All partitions on Grace have a default walltime limit of 1 hour. Use the -t HH:MM:SS flag to request additional time up to the limits listed below. Similarly, they have a default memory limit of 5GB per requested core. If you run into insufficient memory errors, use the --mem-per-cpu flag to increase your job's memory limit. Slurm documentation for more details on requesting computing resources and submitting jobs.

Common Partitions

name max resources* max walltime/job nodes (hostname)
user group** E5-2660V2
(c01-04, c06-08)
E5-2660V3
(c05, c08-22)
E5-2660V4
(c23-37)
E7-4820V4
(bigmem)
interactive*** 4 c 6 hours 2
day 640 c 900 c 24 hours 57 34 72
week 100 c 250 c 7 days 48 6
gpu 6 n 24 hours 6 (2xK80) 6 (1xP100)
bigmem 40 c 24 hours 2
scavenge 6400 c 24 hours all all all all

* "c" = cores or core equivalents (5GB of memory = 1 cores), "n" = nodes

** if your group hits this limit, you will see jobs pending with the reason "MaxCpuPerAccount"

*** interactive jobs; jobs to compile/debug/test programs; etc. (limited to one batch or interactive job at a time per user)

See the "Hardware" section below for the flag to request specific node types.

Dedicated Partitions

name max cores/user max walltime/job nodes (hostname)
E5-2660V2
(c01-04, c06-08)
E5-2660V3
(c05, c08-22)
E5-2660V4
(c23-36)
E7-4820V4
(bigmem)
pi_altonji 28 days 2
pi_anticevic 100 days 17 20
pi_anticevic_bigmem 100 days 1
pi_anticevic_fs 100 days 3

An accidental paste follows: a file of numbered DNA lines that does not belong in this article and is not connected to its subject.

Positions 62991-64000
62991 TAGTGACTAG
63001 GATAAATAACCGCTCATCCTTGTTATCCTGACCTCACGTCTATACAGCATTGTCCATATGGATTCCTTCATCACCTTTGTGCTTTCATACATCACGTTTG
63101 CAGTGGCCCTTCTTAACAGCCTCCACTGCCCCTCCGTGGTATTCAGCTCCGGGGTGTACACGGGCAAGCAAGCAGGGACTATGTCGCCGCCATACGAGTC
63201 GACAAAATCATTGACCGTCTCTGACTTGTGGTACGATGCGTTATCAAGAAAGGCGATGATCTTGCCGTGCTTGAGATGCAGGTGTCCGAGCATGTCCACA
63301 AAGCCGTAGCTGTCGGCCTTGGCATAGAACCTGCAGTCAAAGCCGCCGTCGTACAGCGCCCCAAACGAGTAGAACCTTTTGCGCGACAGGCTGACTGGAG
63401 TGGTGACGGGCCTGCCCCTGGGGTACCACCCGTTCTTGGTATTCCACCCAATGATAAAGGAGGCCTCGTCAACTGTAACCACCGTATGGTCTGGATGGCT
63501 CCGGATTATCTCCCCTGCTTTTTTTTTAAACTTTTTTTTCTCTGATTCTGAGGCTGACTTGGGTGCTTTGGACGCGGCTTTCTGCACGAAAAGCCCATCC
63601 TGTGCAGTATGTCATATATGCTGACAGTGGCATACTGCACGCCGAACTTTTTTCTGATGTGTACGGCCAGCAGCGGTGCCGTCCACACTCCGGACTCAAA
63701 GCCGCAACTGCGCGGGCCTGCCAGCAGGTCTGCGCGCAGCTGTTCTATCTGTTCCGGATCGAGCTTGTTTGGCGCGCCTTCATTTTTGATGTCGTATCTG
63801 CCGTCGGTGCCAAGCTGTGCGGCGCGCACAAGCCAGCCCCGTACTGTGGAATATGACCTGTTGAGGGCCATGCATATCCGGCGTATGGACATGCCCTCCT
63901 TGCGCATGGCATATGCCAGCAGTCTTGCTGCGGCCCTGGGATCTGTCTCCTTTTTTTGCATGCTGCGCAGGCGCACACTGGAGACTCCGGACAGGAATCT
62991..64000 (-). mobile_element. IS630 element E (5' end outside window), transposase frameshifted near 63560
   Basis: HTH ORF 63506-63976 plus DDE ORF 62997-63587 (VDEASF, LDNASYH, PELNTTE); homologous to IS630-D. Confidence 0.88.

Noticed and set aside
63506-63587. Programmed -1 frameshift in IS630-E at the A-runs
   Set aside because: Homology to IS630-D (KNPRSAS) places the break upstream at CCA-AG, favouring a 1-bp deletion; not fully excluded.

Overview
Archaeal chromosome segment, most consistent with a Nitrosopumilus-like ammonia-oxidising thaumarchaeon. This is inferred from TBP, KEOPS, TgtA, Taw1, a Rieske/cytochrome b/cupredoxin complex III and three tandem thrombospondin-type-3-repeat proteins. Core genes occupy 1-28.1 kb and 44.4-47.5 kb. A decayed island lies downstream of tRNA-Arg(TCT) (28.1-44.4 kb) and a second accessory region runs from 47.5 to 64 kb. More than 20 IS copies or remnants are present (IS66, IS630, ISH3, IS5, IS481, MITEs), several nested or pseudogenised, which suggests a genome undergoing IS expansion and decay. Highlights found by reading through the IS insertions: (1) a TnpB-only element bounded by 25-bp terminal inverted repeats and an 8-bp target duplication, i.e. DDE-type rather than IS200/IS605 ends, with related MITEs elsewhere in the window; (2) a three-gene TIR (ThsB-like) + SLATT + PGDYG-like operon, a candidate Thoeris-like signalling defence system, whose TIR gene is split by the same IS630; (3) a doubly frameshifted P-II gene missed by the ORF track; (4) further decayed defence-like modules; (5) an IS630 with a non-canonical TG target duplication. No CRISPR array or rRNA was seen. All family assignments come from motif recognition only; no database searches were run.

pi_anticevic_gpu 100 days 8 (2xK80)
pi_balou 28 days 30
pi_berry 28 days 1
pi_cowles 120 28 days 14
pi_cowles_nopreempt 120 28 days 10
pi_gelernter 28 days 1
pi_gerstein 28 days 32 1
pi_hammes_schiffer 28 days 4
pi_holland 28 days 2
pi_jetz 28 days 2
pi_kaminski 28 days 8
pi_legewie 28 days 1
pi_mak 28 days 3
pi_manohar 180 days 8, 1xP100 2
pi_ohern 28 days 16 3
pi_owen_miller 28 days 5
pi_poland 28 days 10
pi_tsmith 28 days 1

Scavenge Partition

A scavenge partition is available on Grace. It allows you to run jobs outside of your normal fairshare restriction and makes use of any unutilized cores that may be available in any partition on the cluster. However, any job running in the scavenge partition is subject to preemption if any node in use by the job is required for a job in the node's normal partition. This means that your job may be killed without advance notice, so you should only run jobs in the scavenge partition that either have good checkpoint capabilities or that can be restarted with minimal loss of progress. For this reason, keep in mind that some jobs are not good fits for the scavenge partition, such as jobs with long startup times or jobs that run a long time between checkpoint operations.